It seemed for a moment that Obama could mean not just that we could put the saga of the Clintons behind us, but that we could get a fresh start on race as well. Not that we would put it behind us completely or that we would all just start singing Kumbaya, but that race would be just a part of the mix not a determining factor.
I wanted to believe that we could have a politician who united the country instead of dividing it until he had a plurality.
I wanted a leader that wasn't controversial; who didn't cause sputtering of rage or convoluted conspiracy theories.
Just for a moment I thought maybe Obama could be a leader - not perfect or even my preference but a leader American could feel comfortable about.
I don't know how much these type of feelings are echoed by Obama fans around the country. I don't know how many people saw his speech, or read it, and allowed these feelings to convince them that he had this ability; that he was this type of leader.
But despite these hopes, I know that if Obama were to be elected it would be bad for America. Not disastrous, but damaging.
Why? Because Obama’s often inspiring and entertaining rhetoric belies his strikingly conventional liberal politics. His calls for coming together and changing politics clash with his leftist policies that offer nothing but more of the same liberal solutions that have been offered before.
In the end Obama is an empty symbol. On health care, education, entitlement reform, taxes, energy, and host of other issues his policies are not creative or unique in any way. They offer nothing but more government spending and regulation; more power in Washington and less for individuals.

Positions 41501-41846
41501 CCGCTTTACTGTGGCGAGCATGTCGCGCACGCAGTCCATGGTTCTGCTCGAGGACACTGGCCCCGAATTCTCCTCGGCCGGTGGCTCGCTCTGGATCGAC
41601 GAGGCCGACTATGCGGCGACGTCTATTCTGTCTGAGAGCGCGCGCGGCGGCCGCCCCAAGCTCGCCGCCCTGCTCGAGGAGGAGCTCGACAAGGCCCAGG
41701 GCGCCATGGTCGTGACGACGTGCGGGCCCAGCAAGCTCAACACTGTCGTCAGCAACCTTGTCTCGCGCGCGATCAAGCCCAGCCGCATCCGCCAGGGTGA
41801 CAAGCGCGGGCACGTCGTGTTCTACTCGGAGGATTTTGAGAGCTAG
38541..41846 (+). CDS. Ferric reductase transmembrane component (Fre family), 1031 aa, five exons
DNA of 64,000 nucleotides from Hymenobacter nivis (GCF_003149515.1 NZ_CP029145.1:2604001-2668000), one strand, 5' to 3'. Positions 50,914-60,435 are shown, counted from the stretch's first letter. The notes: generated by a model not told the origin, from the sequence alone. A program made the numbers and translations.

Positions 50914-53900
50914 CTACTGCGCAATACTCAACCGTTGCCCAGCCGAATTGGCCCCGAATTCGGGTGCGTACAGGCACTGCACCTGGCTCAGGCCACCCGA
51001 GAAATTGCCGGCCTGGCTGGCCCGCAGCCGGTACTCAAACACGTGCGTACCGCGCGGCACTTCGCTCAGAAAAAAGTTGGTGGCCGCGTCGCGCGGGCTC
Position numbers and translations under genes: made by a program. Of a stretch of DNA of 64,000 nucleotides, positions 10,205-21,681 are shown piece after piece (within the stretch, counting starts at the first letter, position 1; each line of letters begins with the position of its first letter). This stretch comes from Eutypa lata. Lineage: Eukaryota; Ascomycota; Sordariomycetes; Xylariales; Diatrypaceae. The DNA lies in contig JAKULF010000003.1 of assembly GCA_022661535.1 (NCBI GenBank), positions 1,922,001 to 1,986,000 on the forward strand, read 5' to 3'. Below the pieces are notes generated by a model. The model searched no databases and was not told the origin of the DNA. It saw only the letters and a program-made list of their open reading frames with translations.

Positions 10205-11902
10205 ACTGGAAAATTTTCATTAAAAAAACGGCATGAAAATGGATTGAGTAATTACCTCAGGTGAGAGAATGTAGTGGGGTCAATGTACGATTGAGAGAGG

What is the connection between Obama’s liberal policies and his inspirational post-racial persona? The former reminds you that the later is just wishful thinking. Politics is about conflict and about coalitions; about the art of the possible. When it comes to the details of public policy Obama is wrong on practically every issue across the board.
In the end Obama isn’t some brave leader speaking truth to power but a conventional liberal with an interesting story and a way with words. He wants you to live vicariously through his rhetoric and believe that emotions can trump substance; that something that makes you feel good can solve problems.
It would be one thing if Obama as symbol of a post-racial America was just an added side benefit of a politician who was right on the issues; or even wrong in interesting ways. If he brought a new approach to important policy debates or really offered hope – that word one more time – of changing the way politics is practiced in this country. But instead of bringing change Obama would simply put a more attractive face on the liberalism of Ted Kennedy, Nancy Pelosi, and Harry Reid.
I am not one for pop psychology, but you could say that I was projecting my hope of an idealized America onto Obama. It represented a sort of secret wish for a politician that generated excitement and energy.
But in an ironic way this whole scandal surrounding Jeremiah Wright popped the bubble and reminded me that voting for a president often does come down to the lesser of two evils; that wishing doesn’t make it so.
In a perverse way then, supporting Obama out of some vague hope of getting past racial grievances and strife would be insulting to him. It would be voting for him as a symbol of race rather than a candidate who should be judged on his platform and record.
Those who used to castigate me about my unconscious racism and my white privilege will not be surprised that I am supporting the old white male against the young exciting minority.
But the problem isn’t Obama’s race it's his politics. Some of my best friends are liberals, I just don’t want them to be president.